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Looking at Wide Receiver Cam Meredith’s 2016 Breakout and His Future

Analysis and Commentary
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Cameron Meredith played like a top receiver in 2016 despite not receiving the attention usually given to a player who leads the team in catches and receiving yards.

Alshon Jeffery, the team’s top receiving target entering the season, grabbed headlines because of his uncertain contract status, long-time injury issues and an in-season suspension tied to performance-enhancing drugs. Kevin White, who was GM Ryan Pace’s first pick, was another focal point of receiver talk – but not for his performance on the field.

In fact, White has played only four games since being selected seventh overall in the 2015 draft because of injuries. If and when a healthy White takes the field, he will be under a microscope – in part because of how well members of his draft class have performed.


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Then there is Meredith, who went undrafted in 2015 out of Illinois State after spending 2011 and 2012 as a backup quarterback before converting to wide receiver in 2013, only to emerge as the Bears’ most productive receiver in 2016. It’s a storybook tale for the St. Joseph’s High School (Westchester, Ill.) product.

In a season where Bears quarterbacks threw the ninth fewest touchdowns (19), fourth most interceptions (19) and posted the eighth lowest passer rating (81.8), Meredith put together a nice highlight reel as he found a way to get open enough to haul in 66 catches for 888 receiving yards and four touchdowns. He had four 100-yard games, each of which came when he was targeted at least 12 times or more. When Meredith was shown attention, he made the most of it.

None of this is to say Meredith will alone replace Jeffery as the Bears’ No. 1, go-to receiver. This also doesn’t mean he has passed White as the Bears’ future featured pass catcher, because White is still young enough to reach his potential as a match-up nightmare for opposing secondaries because of his size and speed.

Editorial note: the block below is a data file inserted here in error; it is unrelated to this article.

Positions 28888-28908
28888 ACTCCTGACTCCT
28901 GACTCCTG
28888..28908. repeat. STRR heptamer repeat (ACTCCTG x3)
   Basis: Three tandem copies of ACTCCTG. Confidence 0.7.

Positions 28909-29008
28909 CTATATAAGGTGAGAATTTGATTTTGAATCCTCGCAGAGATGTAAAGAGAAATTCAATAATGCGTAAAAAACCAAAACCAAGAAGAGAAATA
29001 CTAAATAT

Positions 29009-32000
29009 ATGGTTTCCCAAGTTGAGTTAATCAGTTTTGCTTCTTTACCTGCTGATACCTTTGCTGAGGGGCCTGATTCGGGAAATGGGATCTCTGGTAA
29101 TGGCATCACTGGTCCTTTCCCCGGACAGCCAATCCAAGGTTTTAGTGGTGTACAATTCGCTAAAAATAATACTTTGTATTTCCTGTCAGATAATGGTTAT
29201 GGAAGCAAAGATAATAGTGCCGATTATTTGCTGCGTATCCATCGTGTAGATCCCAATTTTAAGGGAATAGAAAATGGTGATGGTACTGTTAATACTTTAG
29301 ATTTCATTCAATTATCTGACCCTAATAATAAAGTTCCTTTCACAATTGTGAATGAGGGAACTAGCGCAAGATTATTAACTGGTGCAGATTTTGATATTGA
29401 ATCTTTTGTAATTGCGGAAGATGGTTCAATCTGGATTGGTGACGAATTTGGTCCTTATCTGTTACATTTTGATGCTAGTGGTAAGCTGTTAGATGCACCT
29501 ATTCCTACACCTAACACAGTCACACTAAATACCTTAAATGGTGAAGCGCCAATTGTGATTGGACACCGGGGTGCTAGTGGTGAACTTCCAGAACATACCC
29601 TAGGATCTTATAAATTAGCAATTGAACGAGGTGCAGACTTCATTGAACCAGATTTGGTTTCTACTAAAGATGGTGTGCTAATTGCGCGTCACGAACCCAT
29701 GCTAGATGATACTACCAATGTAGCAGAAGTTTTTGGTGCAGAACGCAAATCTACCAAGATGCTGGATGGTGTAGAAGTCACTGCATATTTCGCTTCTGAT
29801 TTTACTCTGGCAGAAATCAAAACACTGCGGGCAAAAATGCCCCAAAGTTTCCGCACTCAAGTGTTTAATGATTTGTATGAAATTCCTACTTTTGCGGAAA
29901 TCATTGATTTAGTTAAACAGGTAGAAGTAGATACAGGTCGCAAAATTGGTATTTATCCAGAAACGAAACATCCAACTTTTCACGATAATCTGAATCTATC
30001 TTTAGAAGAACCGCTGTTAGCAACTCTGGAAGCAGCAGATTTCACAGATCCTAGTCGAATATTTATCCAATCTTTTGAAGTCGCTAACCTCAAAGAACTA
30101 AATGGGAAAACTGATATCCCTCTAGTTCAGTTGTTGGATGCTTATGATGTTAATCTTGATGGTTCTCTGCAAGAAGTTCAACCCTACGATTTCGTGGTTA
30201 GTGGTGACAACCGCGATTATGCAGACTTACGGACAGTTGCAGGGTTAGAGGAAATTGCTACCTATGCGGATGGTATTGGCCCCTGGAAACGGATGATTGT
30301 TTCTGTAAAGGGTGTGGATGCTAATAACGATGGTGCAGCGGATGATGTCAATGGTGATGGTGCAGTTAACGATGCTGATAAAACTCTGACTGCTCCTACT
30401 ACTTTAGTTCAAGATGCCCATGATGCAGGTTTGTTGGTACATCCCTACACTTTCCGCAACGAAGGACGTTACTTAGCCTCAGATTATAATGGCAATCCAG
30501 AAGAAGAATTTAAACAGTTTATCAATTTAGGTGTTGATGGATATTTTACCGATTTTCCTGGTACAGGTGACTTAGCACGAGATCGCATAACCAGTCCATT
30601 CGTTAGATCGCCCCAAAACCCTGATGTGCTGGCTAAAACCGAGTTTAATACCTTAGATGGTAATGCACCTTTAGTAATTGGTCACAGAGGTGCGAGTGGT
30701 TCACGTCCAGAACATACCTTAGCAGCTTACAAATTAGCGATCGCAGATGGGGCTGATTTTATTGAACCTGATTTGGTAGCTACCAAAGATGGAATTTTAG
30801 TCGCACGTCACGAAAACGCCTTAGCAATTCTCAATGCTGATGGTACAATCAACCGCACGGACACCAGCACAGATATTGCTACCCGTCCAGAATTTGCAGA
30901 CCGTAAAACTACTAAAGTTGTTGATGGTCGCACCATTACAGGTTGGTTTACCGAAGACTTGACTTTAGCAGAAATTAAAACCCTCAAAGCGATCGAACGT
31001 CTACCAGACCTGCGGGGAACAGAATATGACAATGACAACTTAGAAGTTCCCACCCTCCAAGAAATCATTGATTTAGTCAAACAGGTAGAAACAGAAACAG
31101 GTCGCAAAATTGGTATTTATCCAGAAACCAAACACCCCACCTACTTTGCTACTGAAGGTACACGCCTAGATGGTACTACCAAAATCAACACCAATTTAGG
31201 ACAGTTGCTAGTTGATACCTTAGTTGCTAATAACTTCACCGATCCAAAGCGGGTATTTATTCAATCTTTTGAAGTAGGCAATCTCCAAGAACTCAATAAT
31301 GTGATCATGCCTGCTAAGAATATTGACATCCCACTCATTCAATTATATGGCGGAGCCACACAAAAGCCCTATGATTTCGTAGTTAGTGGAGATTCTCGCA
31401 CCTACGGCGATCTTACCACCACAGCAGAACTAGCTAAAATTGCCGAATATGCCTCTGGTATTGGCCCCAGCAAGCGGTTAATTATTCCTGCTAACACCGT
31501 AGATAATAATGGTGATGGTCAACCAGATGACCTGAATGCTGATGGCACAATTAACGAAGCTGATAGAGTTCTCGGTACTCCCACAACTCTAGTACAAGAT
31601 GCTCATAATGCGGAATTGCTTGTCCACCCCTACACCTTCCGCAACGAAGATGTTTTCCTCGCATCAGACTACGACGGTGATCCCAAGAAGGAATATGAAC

All of this to say that Meredith has carved himself an important role for future Bears teams if 2016 is an indication of what he can do when given ample playing time and targets. And he did that by improving his route running, pass catching and ball handling skills while lined up inside and outside.


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In November, offensive coordinator Dowell Loggains suggested that Meredith’s best will come once he gets settled into a role: “At some point, when we get healthy and we get whole, Cam will be able to home in on one spot. And that, I believe, will be when we see his most significant growth.”

Sure, he compiled stats on a 3-13 team, but Meredith showed the kind of in-season improvements one would want to see out of a player on a team in rebuilding mode. And if there is anything to be taken from what the offense did in 2016 that didn’t involve Jordan Howard running his way to the Pro Bowl, it’s that the Bears discovered a player who could be a reliable receiving option on a team with a new quarterback under center in need of weapons.

GM Ryan Pace clearly believes in Meredith’s potential, saying this week, “Cam’s a guy with a lot of upside, the path that he took, and just to see him mature over the past couple of years. I hate to make comparisons but I felt I saw this happen with (Marques) Colston a little bit, and Cam just has a great attitude right now, is getting better. I just love his skill set, love his professionalism, and I think we’re going to see him ascend.” (WGN)

High praise, to be sure, and if the Bears want to have something resembling a well-balanced offense in 2017, a further breakout from Meredith could go a long way toward making that happen.


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Brett Taylor contributed to this post.


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Luis Medina

Luis is the Lead Writer at The Ten-Yard Line, and you can find him on Twitter at @lcm1986.